The Philadelphia District Attorney’s Office has decided not to seek the death penalty in the retrial of a North Philadelphia man whose 2007 death sentence was invalidated after discovery of a mix-up in DNA evidence.
Assistant District Attorney Andrew Notaristefano announced the decision at a hearing Tuesday for Kareem Johnson, 31, convicted of first-degree murder and sentenced to death in the 2002 shooting of Walter Smith, 39, outside a North Philadelphia bar. Smith, a barber, was a potential witness in a murder case against Johnson’s friend.
Still at issue is whether Johnson will be retried at all.
Over several days last month, Common Pleas Court Judge Benjamin Lerner held evidentiary hearings on the question of whether the DNA mix-up was so egregious that retrial is barred under the U.S. Constitution’s “double jeopardy” provision, which bars successive trials for the same conduct.
Marc Bookman, who with Gregory Pagano now represents Johnson, has said he is also investigating whether the circumstances leading to the DNA mix-up amounted to “prosecutorial misconduct.”
That allegation has been strongly denied by Notaristefano and Michael Barry, the prosecutor who handled the trial.
Both have argued that the mix-up was an honest mistake that was missed by Johnson’s trial counsel at the time. They said the District Attorney’s Office immediately agreed to a new trial when the DNA problem was discovered.
Regardless of the outcome in the Smith case, Johnson will spend the rest of his life in prison for his part in an early-morning gunfight in 2004 that shocked the city.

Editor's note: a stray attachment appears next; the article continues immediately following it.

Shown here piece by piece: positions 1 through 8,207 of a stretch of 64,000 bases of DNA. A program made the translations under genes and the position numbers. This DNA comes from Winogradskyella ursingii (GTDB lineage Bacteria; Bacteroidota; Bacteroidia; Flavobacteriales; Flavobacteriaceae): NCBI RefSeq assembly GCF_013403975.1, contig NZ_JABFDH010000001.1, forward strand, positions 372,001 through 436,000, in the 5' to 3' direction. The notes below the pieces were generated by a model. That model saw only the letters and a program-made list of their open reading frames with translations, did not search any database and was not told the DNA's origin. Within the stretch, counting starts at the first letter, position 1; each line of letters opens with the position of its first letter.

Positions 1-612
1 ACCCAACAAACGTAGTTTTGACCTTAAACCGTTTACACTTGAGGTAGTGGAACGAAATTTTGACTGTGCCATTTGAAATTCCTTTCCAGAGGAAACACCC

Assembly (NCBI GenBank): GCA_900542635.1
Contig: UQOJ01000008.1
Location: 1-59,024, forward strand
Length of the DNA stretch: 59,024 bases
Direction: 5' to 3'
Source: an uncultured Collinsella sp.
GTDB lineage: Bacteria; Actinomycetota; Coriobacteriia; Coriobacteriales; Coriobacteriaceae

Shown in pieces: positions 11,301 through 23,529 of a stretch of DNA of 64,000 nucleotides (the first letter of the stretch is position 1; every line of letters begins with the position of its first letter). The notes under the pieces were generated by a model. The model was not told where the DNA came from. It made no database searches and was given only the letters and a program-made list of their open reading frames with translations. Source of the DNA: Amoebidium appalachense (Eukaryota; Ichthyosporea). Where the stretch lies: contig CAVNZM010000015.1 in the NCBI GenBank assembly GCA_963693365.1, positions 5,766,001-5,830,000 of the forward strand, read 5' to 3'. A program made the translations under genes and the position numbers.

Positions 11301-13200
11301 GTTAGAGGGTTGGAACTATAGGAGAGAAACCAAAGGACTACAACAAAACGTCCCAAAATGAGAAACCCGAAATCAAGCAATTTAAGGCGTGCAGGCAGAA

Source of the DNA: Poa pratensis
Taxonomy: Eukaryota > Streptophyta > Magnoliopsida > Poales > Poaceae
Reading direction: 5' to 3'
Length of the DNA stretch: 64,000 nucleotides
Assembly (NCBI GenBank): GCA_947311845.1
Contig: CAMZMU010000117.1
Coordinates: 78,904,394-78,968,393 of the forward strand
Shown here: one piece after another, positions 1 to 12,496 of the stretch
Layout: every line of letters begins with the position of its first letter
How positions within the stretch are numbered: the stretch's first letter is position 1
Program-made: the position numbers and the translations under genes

Johnson was sentenced to life without parole for fatally shooting 10-year-old Faheem Thomas-Childs as the boy walked to school during an exchange of gunfire with rival gang members.
Johnson was convicted in the Smith case in part because of what prosecutors said was Smith’s blood found on a red Air Jordan baseball cap belonging to Johnson. The cap was found near Johnson’s body outside Dooner’s Lounge at 29th Street and Chalmers Avenue in North Philadelphia.
But it was only last year, during Johnson’s appeal hearings under the state Post Conviction Relief Act, that defense lawyers found that the prosecutor and police witnesses had erroneously conflated DNA reports from two caps found at the scene.
Smith’s blood was not on the red cap identified as Johnson’s; that cap contained only Johnson’s DNA.
Smith’s blood was found on his own cap, one that was black in color.
Both Barry and William Trenwith, the Philadelphia police crime-scene investigator on the Johnson case, testified last month that they did not know a black hat had been recovered until last year’s hearings.
Lerner is not expected to rule before a March 3 hearing.
In the meantime, Bookman, founder of a nonprofit that counsels defense lawyers in capital cases, said Tuesday that he would work to get Johnson off death row in Graterford Prison, where he is confined to a cell 23 hours a day.